Barefoot Hockey Goalie injects the humor

"Playing the same old ‘my baby left me’ blues gets so boring."

“We practice a form of musical terrorism," says Barefoot bassist Matthew Prayer (not pictured).
  • “We practice a form of musical terrorism," says Barefoot bassist Matthew Prayer (not pictured).

“The band is stretched out, due to life, work, and families, so we don’t get to gig much anymore,” says Barefoot Hockey Goalie bassist Matthew Pray. “I currently reside in Chino and run a martial arts studio, teaching Taekwondo.”

Past Event

Barefoot Hockey Goalie

  • Friday, July 21, 2017, 7 p.m.
  • Sleep Bedder, 2855 El Cajon Boulevard, San Diego

“I’ve been living in Pacifica for the past 15 years, teaching fourth grade,” says guitarist Tony Acquarelli. “Blair [Hatch] the singer and Greg [Farrar] our drummer both live and teach high school in San Diego.”

As such, the band’s gig on Friday, July 21, at Sleep Bedder will be a rare chance to catch one of their costume- and prop-heavy stage shows. CD releases have included bizarre mini-rock operas such as Darius, An Interview with Thomas Edison, and Fedik’s Butcher Shop, the latter about Estonian butchers and their adventures in America, with songs about raccoons and hoodlums.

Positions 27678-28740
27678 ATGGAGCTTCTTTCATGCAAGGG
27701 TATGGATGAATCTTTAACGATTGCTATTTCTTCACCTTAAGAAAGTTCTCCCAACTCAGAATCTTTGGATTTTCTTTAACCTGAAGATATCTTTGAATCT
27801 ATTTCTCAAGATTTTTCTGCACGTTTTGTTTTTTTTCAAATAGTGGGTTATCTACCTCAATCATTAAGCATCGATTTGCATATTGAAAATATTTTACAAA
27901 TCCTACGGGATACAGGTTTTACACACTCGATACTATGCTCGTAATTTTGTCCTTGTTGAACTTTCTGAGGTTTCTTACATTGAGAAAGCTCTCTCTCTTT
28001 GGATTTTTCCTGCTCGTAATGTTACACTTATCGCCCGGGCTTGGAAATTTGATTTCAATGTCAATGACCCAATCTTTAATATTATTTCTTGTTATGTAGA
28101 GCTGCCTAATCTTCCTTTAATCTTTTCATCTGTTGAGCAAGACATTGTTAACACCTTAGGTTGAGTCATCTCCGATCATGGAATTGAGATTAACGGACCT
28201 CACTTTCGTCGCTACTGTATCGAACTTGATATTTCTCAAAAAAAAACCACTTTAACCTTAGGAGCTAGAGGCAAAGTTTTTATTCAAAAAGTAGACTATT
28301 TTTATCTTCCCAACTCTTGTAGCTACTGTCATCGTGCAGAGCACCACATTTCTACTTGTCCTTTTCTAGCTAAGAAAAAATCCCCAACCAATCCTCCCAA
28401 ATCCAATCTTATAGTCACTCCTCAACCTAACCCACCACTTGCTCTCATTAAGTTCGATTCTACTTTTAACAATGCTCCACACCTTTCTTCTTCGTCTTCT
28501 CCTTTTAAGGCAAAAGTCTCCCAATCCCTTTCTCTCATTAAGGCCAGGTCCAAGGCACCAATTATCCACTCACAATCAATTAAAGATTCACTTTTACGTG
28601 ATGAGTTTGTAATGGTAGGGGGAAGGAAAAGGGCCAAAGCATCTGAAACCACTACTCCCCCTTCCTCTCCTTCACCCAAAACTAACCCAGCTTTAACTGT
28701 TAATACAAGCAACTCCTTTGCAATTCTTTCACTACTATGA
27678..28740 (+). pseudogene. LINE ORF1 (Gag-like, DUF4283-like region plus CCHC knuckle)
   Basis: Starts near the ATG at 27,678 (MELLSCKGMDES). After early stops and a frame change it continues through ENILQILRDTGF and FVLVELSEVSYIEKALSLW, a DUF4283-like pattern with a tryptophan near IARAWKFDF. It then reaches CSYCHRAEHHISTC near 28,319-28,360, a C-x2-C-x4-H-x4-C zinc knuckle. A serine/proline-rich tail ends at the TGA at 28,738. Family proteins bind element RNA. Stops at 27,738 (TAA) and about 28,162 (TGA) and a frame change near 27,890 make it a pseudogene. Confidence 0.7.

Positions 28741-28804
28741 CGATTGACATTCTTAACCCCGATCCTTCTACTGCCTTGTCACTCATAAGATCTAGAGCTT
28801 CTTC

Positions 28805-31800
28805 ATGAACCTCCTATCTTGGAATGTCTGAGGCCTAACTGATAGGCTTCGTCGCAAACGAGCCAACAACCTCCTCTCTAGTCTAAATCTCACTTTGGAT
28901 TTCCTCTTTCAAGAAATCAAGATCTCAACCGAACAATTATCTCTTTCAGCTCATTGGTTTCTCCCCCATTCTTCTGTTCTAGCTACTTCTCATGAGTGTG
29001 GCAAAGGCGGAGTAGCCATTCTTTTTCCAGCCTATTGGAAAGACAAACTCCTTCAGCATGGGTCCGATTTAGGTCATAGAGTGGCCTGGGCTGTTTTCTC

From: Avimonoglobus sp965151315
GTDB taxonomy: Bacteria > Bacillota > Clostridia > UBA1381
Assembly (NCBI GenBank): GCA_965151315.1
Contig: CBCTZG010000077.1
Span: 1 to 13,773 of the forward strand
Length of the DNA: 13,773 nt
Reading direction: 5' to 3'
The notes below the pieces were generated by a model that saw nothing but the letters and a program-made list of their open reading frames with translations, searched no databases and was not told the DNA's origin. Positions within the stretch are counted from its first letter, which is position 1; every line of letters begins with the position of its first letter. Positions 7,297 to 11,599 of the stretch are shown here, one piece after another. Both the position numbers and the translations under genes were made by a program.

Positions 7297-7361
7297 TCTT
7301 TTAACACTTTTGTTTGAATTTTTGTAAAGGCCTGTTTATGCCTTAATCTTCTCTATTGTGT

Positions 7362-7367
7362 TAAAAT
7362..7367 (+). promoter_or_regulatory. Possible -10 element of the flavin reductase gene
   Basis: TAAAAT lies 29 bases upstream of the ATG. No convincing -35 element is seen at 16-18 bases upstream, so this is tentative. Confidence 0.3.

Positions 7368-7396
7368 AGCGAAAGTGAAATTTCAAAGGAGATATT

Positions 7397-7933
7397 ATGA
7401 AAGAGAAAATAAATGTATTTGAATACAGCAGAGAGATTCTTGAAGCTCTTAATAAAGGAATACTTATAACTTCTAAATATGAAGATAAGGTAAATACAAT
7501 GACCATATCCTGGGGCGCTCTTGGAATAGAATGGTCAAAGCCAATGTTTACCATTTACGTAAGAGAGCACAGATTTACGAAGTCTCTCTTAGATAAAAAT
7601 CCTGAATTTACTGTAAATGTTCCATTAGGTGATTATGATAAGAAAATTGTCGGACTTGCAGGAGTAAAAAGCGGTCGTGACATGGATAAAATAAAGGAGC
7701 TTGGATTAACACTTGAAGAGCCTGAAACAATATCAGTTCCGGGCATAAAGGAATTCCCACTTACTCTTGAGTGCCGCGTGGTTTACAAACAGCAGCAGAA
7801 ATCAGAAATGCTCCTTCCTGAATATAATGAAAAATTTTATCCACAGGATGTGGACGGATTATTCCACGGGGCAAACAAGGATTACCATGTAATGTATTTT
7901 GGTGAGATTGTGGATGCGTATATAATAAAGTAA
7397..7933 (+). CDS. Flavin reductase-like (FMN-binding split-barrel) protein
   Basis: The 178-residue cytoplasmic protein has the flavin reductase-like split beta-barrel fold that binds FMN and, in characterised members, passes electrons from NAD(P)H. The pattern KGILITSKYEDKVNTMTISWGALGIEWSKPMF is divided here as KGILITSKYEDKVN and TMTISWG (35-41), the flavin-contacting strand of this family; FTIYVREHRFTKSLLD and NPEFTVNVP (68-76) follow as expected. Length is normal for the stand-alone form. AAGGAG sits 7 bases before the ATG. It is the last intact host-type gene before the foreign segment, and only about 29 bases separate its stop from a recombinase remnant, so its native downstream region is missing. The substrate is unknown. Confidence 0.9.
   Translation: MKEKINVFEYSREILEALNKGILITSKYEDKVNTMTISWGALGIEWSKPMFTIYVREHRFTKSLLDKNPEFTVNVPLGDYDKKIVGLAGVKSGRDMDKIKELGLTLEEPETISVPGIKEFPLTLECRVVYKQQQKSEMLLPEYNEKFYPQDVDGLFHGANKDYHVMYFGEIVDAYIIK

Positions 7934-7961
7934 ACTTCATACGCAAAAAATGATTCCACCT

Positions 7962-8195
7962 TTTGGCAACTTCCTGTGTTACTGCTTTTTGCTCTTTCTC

For this show, “We’ll be performing two operas, Darius: A Rock Opera and Kid Champion,” says Farrar, who coaches high school sports and works for the San Diego Gulls office. 

According to Hatch, “The opera Greg referred to, Kid Champion, is about an over-the-hill boxer who sells his soul to the devil to win a YMCA tournament.” The 2011 EP was recorded in San Diego with Marcos Fernandes.

Attendees will also get to hear new music. “We’re planning on recording a couple of new songs for a new rock opera we’re working on,” says Acquarelli, “a love story about a most gifted sign-spinner and the girl who won his heart and got him to put his headphones down and put a T-shirt on.”

Asked to describe their stage shows to anyone unfamiliar, Pray says, “We practice a form of musical terrorism, playing on the edges of control and disorder. We try to make each show special, and interaction with the audience is part of what makes the fun. Playing the same old ‘my baby left me’ blues gets so boring, so we inject humor and tell stories with our songs.”  

Adds Farrar, who has manned the skins for most Barefoot performances and projects since the late ’90s, “This band fuses two of my favorite things, sports and music.”

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